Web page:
Israel to Repatriate Palestinian Patients from East Jerusalem Hospitals to Gaza: An In-depth Analysis


This week, Israeli officials are set to return a group of Palestinian patients, previously receiving treatment in East Jerusalem hospitals, back to Gaza.

The group, consisting of 22 Palestinians from Gaza, includes newborn infants and their mothers, cancer patients now in remission, and several companions. These individuals had all been granted permission by Israeli authorities to travel to Israeli-occupied East Jerusalem for specialized medical care, primarily before the Hamas attack on Israel on October 7.

For several months, COGAT, the Israeli defense ministry body overseeing Palestinian affairs, has been urging East Jerusalem hospital officials to compile a list of patients who no longer require in-patient medical treatment. The aim is to facilitate their return to Gaza, as confirmed by hospital officials.

The patients on this list, which CNN has reviewed, are scheduled to board buses for the Kerem Shalom crossing, located on the Israel-Gaza border, on Wednesday.

Among the patients is Nima Abu Garrara, who arrived in East Jerusalem from Rafah while pregnant with twins. She gave birth on October 5, and since then, her twins have only known the safety of a room at Makassed Hospital. However, this safety will soon be replaced by the harsh reality of war.

Abu Garrara, along with two other mothers, has spent months in the same small room, filled to the brim with baby accessories. Suitcases and duffel bags are stacked in every corner, while baby bottles, cans of formula, and stuffed animals cover every available surface.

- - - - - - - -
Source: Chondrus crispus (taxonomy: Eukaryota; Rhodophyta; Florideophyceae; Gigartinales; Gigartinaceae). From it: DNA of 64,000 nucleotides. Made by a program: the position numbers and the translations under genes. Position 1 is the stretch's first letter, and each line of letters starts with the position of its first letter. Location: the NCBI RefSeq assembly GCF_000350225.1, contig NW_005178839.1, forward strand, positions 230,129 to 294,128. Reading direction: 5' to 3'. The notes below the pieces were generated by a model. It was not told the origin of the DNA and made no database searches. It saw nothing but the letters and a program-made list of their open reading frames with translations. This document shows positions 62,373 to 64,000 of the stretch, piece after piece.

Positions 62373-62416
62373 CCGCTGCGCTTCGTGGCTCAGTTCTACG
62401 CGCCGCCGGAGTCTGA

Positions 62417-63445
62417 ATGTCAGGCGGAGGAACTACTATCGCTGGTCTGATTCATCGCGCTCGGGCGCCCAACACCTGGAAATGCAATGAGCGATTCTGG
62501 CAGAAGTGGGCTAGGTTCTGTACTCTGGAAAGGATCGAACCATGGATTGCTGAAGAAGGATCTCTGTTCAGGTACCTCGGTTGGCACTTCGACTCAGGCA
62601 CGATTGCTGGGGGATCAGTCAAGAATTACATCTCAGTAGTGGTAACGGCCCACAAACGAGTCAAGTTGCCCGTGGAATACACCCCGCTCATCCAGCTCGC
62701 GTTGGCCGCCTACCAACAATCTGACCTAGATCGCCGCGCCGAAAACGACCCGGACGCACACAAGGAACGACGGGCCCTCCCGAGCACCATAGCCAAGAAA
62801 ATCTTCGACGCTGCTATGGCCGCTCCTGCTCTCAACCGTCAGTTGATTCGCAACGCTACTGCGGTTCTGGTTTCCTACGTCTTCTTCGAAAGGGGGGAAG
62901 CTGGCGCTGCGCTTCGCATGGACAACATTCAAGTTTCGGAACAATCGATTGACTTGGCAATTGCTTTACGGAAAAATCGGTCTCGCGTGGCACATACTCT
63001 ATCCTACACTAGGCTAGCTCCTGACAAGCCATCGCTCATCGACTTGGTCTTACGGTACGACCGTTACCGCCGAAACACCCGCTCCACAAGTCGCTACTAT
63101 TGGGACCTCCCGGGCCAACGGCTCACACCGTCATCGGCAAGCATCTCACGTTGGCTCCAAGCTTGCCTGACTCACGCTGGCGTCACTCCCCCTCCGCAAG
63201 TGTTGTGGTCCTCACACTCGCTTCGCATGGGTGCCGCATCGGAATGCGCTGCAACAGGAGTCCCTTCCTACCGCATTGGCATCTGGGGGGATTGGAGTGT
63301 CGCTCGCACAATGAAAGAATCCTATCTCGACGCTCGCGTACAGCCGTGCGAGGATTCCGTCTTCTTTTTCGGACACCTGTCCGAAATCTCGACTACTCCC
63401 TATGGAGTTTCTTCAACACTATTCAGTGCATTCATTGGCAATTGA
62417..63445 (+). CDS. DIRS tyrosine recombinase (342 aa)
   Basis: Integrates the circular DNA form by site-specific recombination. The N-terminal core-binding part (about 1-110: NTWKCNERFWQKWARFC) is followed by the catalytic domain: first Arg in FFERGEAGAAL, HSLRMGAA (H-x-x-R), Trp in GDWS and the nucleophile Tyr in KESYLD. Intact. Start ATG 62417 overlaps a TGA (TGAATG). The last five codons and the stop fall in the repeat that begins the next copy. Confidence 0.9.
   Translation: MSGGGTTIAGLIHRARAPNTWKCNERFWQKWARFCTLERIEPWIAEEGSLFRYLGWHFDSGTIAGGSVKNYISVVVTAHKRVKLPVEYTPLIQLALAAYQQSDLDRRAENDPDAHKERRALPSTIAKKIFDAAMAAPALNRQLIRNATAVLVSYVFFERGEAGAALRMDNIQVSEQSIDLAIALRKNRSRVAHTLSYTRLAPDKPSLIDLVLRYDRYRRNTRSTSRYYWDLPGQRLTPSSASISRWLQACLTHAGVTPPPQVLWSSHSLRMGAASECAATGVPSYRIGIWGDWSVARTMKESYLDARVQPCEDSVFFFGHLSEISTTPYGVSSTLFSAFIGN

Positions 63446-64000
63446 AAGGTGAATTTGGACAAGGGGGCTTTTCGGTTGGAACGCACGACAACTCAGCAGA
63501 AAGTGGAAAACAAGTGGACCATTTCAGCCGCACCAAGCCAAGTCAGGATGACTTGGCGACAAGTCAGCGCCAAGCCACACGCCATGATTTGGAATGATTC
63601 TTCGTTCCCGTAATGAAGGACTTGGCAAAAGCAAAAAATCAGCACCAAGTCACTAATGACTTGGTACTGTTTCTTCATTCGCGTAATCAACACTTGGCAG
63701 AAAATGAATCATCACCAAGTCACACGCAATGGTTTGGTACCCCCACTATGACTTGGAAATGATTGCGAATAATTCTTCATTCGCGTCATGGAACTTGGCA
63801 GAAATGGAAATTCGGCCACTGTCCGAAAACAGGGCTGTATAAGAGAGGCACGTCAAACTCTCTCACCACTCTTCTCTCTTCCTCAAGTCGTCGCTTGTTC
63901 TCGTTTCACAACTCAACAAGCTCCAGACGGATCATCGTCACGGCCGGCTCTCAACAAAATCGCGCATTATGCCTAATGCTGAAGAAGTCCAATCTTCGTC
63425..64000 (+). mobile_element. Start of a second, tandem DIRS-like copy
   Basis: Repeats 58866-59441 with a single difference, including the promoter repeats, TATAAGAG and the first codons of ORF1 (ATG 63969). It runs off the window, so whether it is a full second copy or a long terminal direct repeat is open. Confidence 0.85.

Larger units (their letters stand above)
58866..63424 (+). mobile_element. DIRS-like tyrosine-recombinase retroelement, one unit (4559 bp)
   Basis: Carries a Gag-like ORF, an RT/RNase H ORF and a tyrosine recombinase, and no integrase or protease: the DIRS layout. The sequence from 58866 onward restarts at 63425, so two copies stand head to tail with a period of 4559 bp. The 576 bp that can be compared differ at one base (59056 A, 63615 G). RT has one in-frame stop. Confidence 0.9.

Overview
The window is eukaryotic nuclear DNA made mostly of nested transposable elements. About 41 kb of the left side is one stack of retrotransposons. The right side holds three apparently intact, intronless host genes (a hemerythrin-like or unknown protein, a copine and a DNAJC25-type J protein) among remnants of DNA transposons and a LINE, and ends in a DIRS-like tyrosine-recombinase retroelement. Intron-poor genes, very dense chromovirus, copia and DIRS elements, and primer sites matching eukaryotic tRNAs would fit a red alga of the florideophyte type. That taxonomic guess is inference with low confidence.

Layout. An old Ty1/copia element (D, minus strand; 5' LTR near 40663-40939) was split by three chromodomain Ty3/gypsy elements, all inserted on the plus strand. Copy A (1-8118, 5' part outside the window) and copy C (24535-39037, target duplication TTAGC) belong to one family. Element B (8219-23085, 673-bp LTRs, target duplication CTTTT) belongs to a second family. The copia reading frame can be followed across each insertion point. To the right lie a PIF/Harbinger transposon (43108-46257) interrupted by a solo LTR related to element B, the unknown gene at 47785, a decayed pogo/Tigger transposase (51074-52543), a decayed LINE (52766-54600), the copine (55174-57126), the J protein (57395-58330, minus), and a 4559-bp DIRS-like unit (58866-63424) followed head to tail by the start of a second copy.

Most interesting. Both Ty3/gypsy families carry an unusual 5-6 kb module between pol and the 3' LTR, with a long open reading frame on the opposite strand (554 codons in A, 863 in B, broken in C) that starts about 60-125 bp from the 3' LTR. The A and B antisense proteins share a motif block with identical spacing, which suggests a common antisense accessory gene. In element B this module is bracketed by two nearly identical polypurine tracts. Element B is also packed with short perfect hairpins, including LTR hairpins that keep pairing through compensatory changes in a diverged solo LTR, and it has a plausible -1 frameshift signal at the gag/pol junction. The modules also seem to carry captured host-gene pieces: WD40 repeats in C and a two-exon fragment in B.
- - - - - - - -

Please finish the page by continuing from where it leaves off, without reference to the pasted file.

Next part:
In response to a CNN inquiry, COGAT confirmed that Palestinians from Gaza who “are not in need of further medical care” are being returned to Gaza. COGAT will coordinate the return with international aid organizations. “In cases where there is a need for further medical treatment, COGAT arranges their stay with the hospitals to safeguard their health,” the agency stated.

Like everyone on the removal lists, Abu Garrara is deeply conflicted between the safety of East Jerusalem and longing for her family – and a home that has been irrevocably altered by Israel’s relentless, months-long aerial and ground campaign.

Asmaa Al Dabje, another mother, said, “My daughter is there. She needs me. Every time she speaks to me, she asks when I’m coming back. Every time there’s an airstrike, children go to hug their mothers, and mine has no one to hug.”

As a nurse, she feels she has betrayed her professional duty to help during the war. “I lost 43 of my colleagues. I lost family members, friends, and neighbors. My house is wiped away. I’m afraid that I’ll go back and suddenly…”

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